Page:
The popularity of the term creativity is at an all-time high. Thanks in part to innovative companies like Apple and Google, creativity is now viewed as a viable conduit to business success. Creativity in product design, creativity in marketing campaigns, and even creativity in customer support are now becoming the focus of countless meetings and strategy planning sessions.
But what about the small business? What about the world of the entrepreneur? It seems most creativity is used up in the initial business creation cycle and once a company is formed, launched – insert your milestone here – the creativity comes to a screeching halt. Why? So much energy is used up just getting to market that when that milestone is accomplished, we sometimes feel fresh out of new ideas. But, in order to really succeed, we as small businesses need to continue to fuel our creativity. We need to seek out inspiration, sometimes in unlikely places, so that we don’t fall prey to complacency and stagnation.
As a designer and marketer, I am constantly faced with the struggle to “be” creative. To overcome those struggles, there are numerous resources that I frequent to get new inspiration. Here are my top 5 resources to get the creative juices flowing.
1. Creative Something – Curated by a former colleague of mine Tanner Christensen, Creative Something is a widely read blog that focuses on the discovery and implementation of creative thinking in your personal and professional lives. Tanner is regarded, by the likes of Adobe and SEOmoz, as one of the great authorities in creative thinking. His unique perspective delivers easy to grasp applications that anyone can employ to become a more creative individual.
2. Behance – Launched in 2006, Behance was one of the first online portfolio sites for creatives that hit the mainstream. Now owned by Adobe, Behance hosts millions of online galleries from graphic designers, web developers, freelance photographers and illustrators. You can browse by creative field or type in a keyword to filter to galleries that interest you. Behance is a great resource if you are looking to get ideas on branding, website development, sign installations or retail space design and planning.
3. Springwise – Springwise is a really interesting site that basically aggregates entrepreneurial ideas from all over the world into one website. Did you know that a France based company is helping restaurants show their patrons digital menus on tablets that feature videos of the meal being prepared to give customers a better idea of what they get if they order that item? Or, how about see-through garbage bags in the Netherlands that allows passersby the opportunity to see if the contents can be reused or recycled? Even if you don’t work in the food or eco-development industries, Springwise is a fantastic way to see what other entrepreneurs are working. Hey, you might just be able to implement some of their ideas into your own business.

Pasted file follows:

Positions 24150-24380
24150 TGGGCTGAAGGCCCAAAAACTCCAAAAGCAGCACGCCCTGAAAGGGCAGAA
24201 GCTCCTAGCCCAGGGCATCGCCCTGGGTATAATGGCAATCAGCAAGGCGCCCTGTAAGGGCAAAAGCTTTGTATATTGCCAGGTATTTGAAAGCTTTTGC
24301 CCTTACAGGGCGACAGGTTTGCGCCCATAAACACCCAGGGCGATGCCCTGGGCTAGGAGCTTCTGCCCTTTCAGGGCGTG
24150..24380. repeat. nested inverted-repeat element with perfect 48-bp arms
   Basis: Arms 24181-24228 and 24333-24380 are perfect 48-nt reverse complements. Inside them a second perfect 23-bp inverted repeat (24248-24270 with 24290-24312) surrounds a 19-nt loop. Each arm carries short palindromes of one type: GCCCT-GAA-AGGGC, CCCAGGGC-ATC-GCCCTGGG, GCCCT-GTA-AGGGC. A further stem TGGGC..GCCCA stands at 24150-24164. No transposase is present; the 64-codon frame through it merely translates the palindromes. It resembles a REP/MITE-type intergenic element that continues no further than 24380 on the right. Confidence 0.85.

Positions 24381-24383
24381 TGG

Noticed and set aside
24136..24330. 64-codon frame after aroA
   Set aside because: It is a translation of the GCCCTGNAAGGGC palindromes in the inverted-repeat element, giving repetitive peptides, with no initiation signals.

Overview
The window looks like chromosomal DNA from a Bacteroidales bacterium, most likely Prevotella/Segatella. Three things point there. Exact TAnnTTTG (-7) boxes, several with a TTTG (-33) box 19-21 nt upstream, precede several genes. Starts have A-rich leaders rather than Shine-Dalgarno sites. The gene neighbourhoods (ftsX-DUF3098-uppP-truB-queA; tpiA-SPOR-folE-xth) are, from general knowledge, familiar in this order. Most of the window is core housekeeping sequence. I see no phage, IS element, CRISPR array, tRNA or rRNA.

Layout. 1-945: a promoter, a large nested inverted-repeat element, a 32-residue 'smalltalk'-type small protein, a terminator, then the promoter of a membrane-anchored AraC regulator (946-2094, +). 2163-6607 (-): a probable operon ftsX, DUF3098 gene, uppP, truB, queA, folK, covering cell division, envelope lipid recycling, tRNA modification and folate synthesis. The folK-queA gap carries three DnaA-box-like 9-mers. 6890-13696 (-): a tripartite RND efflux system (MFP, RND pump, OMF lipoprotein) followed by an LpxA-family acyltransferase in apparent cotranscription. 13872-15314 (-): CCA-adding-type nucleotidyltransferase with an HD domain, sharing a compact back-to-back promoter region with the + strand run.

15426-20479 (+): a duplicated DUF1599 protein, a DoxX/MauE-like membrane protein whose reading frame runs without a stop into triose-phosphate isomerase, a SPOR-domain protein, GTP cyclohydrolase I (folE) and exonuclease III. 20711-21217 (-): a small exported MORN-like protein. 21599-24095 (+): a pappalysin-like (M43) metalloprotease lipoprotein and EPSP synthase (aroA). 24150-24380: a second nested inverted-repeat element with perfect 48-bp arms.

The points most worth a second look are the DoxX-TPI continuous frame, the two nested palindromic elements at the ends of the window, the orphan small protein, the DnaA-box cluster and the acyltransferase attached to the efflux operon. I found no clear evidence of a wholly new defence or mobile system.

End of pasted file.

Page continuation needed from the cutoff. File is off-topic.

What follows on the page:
4. Google+’s New Communities – I was skeptical of Google+ when it first came out. I thought, “Oh, great. Another social profile to manage.” Now, after a year removed from launching our Google+ profile, I find it to be a good source of inspiration, especially since they launched the Google+ Communities. Are you a lawyer? There’s a community for you. Do you sell HVAC equipment? There’s a community for you too. The great part is, other members in those communities are constantly posting articles, questions, and ideas related to the very thing that interests you. Joining a community is easy. Just set up a Google+ account and then start searching for topics that a related to your business or profession.
5. Your Own Backyard – I love my job and it definitely keeps me on my toes, but for the most part it is a desk job. I have a gorgeous view of the mountains but not much else. When I have (writers, designers, marketers) block, I tend to get out of the office. A change of scenery usually does the trick. Sometimes I will just walk the streets of downtown Salt Lake to look at the architecture. Sometimes I’ll go to an antique store and peruse 200 year old furniture. Or, sometimes I will head to the Utah Museum of Contemporary Art to check out the latest “odd” art installation. You can find inspiration anywhere, you just have to get out and look for it!